Without a doubt, modern agriculture would not be what it is today without the use of nitrogen fertilizers. However, farmers are starting to see the harmful effects of the abundance of synthetic nitrogen fertilizers and explore alternative solutions. 

Nitrogen Fertilizer’s Contribution to Climate Change 

Nitrogen emissions (also called nitrous oxide) exist as part of a natural nitrogen cycle. When nitrogen is released into the atmosphere, it stays there until it is drawn down by a sink or broken down through chemical reactions. However, industrial human activity has seriously increased nitrogen emissions, which are contributing to the climate crisis. 

Nitrous oxide is a potent greenhouse gas that makes up 5 to 7 percent of global greenhouse gas emissions. This may not seem like much, but it’s a major problem because nitrous oxide is 300 times more effective at trapping heat than carbon dioxide, and it remains in the atmosphere for 114 years. Nitrous oxide is also known to be an ozone layer-destroying gas.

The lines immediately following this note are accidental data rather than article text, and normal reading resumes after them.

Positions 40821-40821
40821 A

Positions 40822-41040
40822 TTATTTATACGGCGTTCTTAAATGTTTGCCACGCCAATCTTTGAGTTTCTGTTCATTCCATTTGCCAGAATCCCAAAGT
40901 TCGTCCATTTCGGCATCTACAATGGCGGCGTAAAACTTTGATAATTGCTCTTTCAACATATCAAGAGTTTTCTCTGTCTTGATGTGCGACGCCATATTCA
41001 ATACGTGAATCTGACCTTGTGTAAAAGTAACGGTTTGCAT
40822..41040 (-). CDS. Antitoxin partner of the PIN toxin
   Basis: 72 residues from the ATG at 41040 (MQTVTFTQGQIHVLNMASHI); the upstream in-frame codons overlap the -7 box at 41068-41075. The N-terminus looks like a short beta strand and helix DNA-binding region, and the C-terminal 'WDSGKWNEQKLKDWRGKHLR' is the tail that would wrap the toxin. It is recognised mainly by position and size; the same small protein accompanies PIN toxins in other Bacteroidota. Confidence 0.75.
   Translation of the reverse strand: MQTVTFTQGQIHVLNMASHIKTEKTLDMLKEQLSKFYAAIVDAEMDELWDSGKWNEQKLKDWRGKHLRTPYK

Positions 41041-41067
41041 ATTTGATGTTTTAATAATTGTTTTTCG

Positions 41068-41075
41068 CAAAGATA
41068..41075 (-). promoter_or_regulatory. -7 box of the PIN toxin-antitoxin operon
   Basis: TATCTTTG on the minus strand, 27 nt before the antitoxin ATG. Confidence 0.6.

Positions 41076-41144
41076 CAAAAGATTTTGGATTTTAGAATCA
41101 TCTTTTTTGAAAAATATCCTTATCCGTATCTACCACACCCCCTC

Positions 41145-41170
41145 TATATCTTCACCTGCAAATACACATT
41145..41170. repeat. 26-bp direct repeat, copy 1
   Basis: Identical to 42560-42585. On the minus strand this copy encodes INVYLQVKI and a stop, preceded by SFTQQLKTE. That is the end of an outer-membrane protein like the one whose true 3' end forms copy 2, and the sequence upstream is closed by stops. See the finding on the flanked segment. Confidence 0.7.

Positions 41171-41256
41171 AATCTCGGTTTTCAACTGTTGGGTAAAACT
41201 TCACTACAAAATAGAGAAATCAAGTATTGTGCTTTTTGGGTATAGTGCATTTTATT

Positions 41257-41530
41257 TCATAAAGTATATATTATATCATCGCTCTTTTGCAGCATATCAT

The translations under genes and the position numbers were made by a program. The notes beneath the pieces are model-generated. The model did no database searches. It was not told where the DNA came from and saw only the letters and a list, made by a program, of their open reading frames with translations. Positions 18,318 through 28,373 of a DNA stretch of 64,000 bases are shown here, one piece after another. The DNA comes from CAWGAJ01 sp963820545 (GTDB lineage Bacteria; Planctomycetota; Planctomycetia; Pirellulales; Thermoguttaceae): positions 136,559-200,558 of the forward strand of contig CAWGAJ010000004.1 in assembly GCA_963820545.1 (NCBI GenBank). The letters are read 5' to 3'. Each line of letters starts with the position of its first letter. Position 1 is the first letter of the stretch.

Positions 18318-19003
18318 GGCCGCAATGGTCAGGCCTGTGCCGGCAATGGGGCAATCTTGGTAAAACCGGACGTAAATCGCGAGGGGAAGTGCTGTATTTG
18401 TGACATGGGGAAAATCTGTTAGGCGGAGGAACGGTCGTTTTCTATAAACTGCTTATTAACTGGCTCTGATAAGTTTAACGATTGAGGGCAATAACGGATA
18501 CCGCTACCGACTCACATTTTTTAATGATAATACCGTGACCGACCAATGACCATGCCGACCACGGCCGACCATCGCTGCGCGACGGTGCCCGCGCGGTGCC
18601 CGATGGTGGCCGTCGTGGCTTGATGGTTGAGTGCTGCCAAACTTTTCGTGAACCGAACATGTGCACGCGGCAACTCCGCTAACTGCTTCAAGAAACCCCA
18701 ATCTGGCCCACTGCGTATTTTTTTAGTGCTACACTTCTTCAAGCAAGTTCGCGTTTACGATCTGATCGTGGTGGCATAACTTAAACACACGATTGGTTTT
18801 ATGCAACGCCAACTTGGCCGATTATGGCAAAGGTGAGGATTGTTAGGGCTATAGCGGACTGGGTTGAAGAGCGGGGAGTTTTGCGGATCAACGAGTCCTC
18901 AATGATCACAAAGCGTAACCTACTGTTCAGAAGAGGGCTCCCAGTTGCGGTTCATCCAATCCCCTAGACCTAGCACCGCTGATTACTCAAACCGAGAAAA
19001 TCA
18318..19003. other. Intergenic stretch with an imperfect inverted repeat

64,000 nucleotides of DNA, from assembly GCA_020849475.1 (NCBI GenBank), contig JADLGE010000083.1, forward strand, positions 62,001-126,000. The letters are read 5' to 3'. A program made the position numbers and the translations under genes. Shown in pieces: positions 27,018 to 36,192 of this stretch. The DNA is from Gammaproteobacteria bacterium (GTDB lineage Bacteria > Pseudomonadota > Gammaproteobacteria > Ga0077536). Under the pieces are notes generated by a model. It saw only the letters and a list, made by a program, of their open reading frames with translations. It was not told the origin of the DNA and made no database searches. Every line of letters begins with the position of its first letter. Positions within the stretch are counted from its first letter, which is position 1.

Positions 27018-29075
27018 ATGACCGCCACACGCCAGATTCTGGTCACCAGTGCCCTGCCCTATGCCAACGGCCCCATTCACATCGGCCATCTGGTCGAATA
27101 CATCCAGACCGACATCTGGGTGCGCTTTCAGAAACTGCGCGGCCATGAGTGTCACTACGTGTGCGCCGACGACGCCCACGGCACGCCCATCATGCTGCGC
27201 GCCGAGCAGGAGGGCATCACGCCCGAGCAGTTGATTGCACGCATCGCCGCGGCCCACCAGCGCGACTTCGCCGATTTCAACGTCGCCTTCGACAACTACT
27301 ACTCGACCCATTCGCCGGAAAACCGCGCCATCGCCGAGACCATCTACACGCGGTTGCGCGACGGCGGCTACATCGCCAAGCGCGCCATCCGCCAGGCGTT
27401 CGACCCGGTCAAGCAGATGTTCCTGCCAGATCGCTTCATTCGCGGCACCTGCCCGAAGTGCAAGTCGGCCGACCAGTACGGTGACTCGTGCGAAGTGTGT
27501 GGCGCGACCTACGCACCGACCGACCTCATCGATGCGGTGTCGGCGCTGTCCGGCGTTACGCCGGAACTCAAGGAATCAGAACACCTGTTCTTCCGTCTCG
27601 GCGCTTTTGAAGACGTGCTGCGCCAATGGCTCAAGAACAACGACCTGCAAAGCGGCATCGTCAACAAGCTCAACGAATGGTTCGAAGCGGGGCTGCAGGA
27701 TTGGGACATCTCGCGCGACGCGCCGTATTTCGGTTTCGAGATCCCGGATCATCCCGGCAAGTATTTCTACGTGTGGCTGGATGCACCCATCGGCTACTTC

Recent studies from McGill University show that agriculture is the main contributor to Canada’s total nitrogen pollution—not just in the form of nitrous oxide emissions, but also water pollution. Nitrogen moves easily in water and nitrogen runoff can cause algae blooms that block sunlight and suck up the surrounding oxygen from the water. This creates dead zones—dark and barren underwater landscapes where no fish or vegetation can live. Runoff from mid-western American farms deposited into the Mississippi river has created a dead zone in the Gulf of Mexico that grew to 6,334 sq miles in 2021. 

Producing synthetic nitrogen fertilizers is a very energy-intensive process, powered by fossil fuels that add to the ecological damage of the fertilizer’s lifecycle. 

The main sources of nitrous oxide emissions are nitrogen fertilizers and animal manure. About 10 percent of direct emissions come from synthetic nitrogen fertilizer applied to crops. For instance, 72 percent of emissions from corn production (the most nitrate-demanding crop per acre) come from nitrogen inputs.This may seem like splitting hairs, but in 2017 Canada produced 13 million tons of CO2 equivalents through the application of fertilizers alone. This is equivalent to the effect of 2.7 million cars on the road for a year. 

Global nitrogen emissions are rising. A recent study found that nitrogen emissions have increased by over 30 percent over the past four decades, exceeding the emission rates calculated into worst-case climate crisis scenarios. The majority of these emissions come from agriculture, which underscores how important it is to find ways of curbing reliance on nitrogen fertilizer if we hope to protect our farms from the worst effects of climate change.